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Records and information about patients

Dr John Couch on the money available and what is required to earn points from records and information about patients

Points achieved with complete ease

Records 1 Each patient contact with a

clinician is recorded in the patient's record, including consultations, visits and

telephone advice

Value one point

Any practice not already using its computer for all patient contacts must do so immediately. Record telephone consultations on the consultation screen. Enter visit details as soon as possible. Ensure all clinicians, including locums, comply.

Records 2 Entries in the records are legible

Value one point

Computer entry meets this requirement automatically. Written records are past history.

Records 4 There is a reliable system to ensure messages and requests for visits are recorded and that the appropriate doctor or team member receives and acts upon them

Value one point

Draw up a protocol to cover the chain from request received to contact completed. It should include fail-safe measures, whether computer- or paper-based. The system should also be retrievable for medicolegal and audit purposes.

Records 6 There is a system for ensuring the relevant team members are informed about patients who have died

Value one point

The simplest method is a 'deaths' book which all relevant staff should check daily. There should also be a recordable paper-based or computer system for reception staff to inform the responsible clinician of a patient's death as soon as any notification is received. Once again draw up a short protocol (also useful for verification).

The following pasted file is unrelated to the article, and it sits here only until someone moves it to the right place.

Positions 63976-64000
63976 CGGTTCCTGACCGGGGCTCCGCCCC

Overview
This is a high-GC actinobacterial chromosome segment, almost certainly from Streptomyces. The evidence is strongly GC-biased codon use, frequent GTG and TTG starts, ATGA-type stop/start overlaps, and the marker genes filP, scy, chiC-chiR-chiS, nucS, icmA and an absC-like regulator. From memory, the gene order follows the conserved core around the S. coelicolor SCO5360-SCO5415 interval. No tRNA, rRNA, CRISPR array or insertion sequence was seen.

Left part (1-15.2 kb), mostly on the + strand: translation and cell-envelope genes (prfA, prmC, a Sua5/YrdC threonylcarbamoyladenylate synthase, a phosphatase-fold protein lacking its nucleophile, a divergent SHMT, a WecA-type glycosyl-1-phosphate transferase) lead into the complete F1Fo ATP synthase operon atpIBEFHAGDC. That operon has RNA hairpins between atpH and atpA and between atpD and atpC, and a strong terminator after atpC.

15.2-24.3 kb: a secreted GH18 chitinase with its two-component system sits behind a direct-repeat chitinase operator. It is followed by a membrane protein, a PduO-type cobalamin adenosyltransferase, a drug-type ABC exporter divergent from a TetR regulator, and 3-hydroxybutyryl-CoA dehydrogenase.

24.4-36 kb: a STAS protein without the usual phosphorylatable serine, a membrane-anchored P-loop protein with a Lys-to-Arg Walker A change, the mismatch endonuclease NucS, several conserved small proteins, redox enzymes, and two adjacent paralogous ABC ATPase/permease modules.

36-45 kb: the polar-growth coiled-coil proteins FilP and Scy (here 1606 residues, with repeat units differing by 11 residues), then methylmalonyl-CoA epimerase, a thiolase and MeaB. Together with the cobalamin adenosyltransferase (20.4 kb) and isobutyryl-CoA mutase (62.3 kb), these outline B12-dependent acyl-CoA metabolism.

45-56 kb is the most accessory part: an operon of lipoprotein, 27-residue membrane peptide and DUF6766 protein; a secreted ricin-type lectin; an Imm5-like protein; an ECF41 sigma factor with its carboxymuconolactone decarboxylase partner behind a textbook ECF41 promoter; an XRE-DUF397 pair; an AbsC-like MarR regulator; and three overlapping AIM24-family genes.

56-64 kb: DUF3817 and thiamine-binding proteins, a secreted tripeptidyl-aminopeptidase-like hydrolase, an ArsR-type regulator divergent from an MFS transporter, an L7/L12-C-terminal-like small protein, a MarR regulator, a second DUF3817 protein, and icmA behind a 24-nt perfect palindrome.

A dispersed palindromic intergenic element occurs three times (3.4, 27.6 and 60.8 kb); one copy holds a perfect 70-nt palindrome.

Records 7 The medicines a patient is receiving are clearly listed in their record

Value one point

This is basic stuff which the vast majority of practices should already achieve via their computer systems.

Paper-based practices should convert to computers as a priority. Remember to keep records updated, and ensure locums are well briefed on your requirements.

Records 8 There is a designated place for the recording of drug allergies and adverse reactions in the notes and these are

clearly recorded

Value one point

The whole practice should agree, via a protocol, how, where and by whom this data will be recorded. This information must flag up to any clinician prescribing for the patient. Generally it is wise to use the designated entry for your computer software. This should also ensure automatic appearance on all summary information.

Records 12 When a member of the team prescribes a medicine other than a non-medicated dressing, topical treatment or OTC medicine, there is a mechanism for that prescription to be entered into the patient's general practice record

Value two points

This is particularly important in the expanding areas of nurse and health visitor prescribing. Once again computer prescribing is the best way forward but not all software systems allow this. If they do not, develop a system for free text entry for now. Use new software as soon as available. Regular audit is important to ensure compliance.

Records 14 The records, hospital letters and investigation reports are filed in date order or are available electronically in date order

Value three points

If your written notes do not already comply make this part of your summary (see records 15) and continuing records strategy. Full computerisation, including scanning letters and results, and/or use of pathlinks, should automatically achieve this.

Points achieved with good planning

Records 3 The practice has a system for transferring and acting on information about patients seen by other doctors out-of-hours

Value one point

Transferring information can be done by direct computer entry or scanning with a link and relevant text on the consultation screen. There should be a clear protocol for acting on any relevant information with a fast-track system for urgent cases. The chain must be as short as possible, recordable and must end with the responsible clinician ­ who must also be defined.

Records 5 The practice has a system for dealing with any hospital report or investigation result which identifies a responsible health professional and ensures any necessary action is taken

Value one point